Sometimes words can't express such a feeling. If the memory is necessarily inexpressible, then it would be called ineffable or incapable of being depicted or described in terms; inexpressible. It was the winter of 1985, and I will never forget it. I was 21yo, in my sophomore year of college, and I was still exploring my sexual tastes. Both sexes attracted me; today, they would classify me as pansexual or fluid. One night I was having dinner at a classmate's house, and my ways impressed his elder sister. She brazenly asked me out, and we started a brief relationship that lasted all winter. I still did not have a license to drive. So it was always she who came to pick me up with her Renault 4 car to go downtown in old Milan. Frequently, to one of those romantic places where you could listen to a singer performing live country music like Simon & Garfunkel, for example, warm up with an Irish Coffee. Winter nights were icy and foggy in those years.
At the carnival party, I remember we danced a slow "Say you, say me" by Lionel Richie, and the scent of her was all around me. My mind has that memory still imprinted; after over thirty years, I still smell that opulent perfume that impregnated the car, her coat, her hair, and stayed on my clothes for several days. It was the impeccable go-to fragrance for the colder night months. How can I forget that oriental masterpiece that had such a provocative name? Opium. It was unmistakable, and it was recognizable on any woman who wore it. No dupes or clones were present at that time.
Opium was born in 1977 and got its name because its scent is narcotic and addictive, just like the deep reddish-brown colored drug whose scent is addictive, and not because it contains notes of opiates. And today, in 2021, it has remained practically the same, maybe tamed down for the modern generation, but at least the vibe is still present, despite a slight reformulation. Opium is Opium, deep, sensual, and emotional, and from today it is also my Opium.
We now come to the olfactory notes. If you are familiar with historical scents like Shalimar and Youth Dew, Opium is in some ways the perfect blend, likewise layering the two, but it is more than just a blend. Honestly, I have to say that I don't understand how anyone can't like this perfume! It's been a while since I tried smelling the vintage Opium, so I forgot some things about it, but I have some of the latest one sprayed on my wrist right now, so I can review it properly! A journey into the world of dreams that awaits us accompanied by an abundant and inimitable trail. An ethereal, idyllic and elegant perfume that conveys calm and serenity. I define Opium as a spicy oriental, so the spicy component is very profound and present from start to finish. The keynote is natural cinnamon, which becomes one of the most sensual scents in existence in high doses. In the beginning, I feel a mix of citrus fruits with hesperidic notes of bergamot and mandarin. It contrasts this tart aspect with a more floral one, and there is a very perceptible note of the lily-of-the-valley. There is a morsel of aldehydic notes, which create a fresh and powdery accord.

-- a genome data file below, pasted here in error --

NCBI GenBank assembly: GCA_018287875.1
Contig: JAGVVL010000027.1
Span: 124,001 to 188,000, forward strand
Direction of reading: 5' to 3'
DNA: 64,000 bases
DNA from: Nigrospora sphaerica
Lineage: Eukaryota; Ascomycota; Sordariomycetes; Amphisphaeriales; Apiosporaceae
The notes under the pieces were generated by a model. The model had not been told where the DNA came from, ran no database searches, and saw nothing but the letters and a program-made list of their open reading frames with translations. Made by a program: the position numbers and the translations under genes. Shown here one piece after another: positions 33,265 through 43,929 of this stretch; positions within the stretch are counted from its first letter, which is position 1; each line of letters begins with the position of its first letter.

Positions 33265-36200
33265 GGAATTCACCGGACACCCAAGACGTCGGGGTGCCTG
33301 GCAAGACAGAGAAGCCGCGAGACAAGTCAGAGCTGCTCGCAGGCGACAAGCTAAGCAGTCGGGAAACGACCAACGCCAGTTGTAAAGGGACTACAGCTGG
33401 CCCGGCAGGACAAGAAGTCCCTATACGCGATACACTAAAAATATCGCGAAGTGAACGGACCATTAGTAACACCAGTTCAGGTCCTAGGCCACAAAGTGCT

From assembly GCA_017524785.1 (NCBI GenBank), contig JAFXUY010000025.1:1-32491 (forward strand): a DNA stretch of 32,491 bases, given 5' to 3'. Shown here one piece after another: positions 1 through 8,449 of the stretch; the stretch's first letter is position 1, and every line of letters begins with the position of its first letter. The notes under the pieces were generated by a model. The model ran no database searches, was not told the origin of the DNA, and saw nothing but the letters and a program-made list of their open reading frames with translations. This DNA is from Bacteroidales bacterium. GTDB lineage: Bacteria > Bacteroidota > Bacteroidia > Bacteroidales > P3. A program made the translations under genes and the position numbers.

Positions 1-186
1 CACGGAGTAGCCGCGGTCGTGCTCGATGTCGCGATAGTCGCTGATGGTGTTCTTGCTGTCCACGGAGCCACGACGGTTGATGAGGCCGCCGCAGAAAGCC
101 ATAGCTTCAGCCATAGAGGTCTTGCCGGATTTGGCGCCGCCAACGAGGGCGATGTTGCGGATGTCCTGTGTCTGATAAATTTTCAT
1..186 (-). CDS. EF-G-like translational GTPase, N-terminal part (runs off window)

The heart comes denser and oily, with the dark and spicy notes of carnation that stress the spiciness, the brighter ones of jasmine, softened by the softer and warmer notes of resinous myrrh. Although the recent version does not feature the iris, I still perceive a strong dusty and powdery accord.
The more it approaches the dry down, the more it turns mellifluous and balsamic, overflowing with greedy vanilla balanced by dirtier patchouli. It added to this combination the shades of amber mixed with aromatic, smokey, powdery, and resinous opoponax. If you have a trained nose, you will catch the smokiness of the olibanum, which permeates and refreshes every part of this perfume. When I smell this scent, I think about church service on holidays because it has that spicy incense aroma. It is because of the presence of myrrh, amber, and opoponax, which to me are very overbearing.
A perfume that you can smell, and that does not go unnoticed, to be avoided when you are in a small and closed environment, or you have to spend many hours in contact with other people, not suitable for a day in the office. I consider it a winter scent for social evenings and captivating nights. From a longevity point of view, this perfume is damn great because it lasted so many hours! It stays on the clothes, and when I smelled my wrist at the end of the day, it still felt great! I think it's so gorgeous and perfect that I want to go on smelling it all day! Probably most of you know Opium, but for younger readers, if you've never tried it, I think you should! It's just an admirable classic perfume that doesn't have the same sweet, gourmand feeling as modern creations.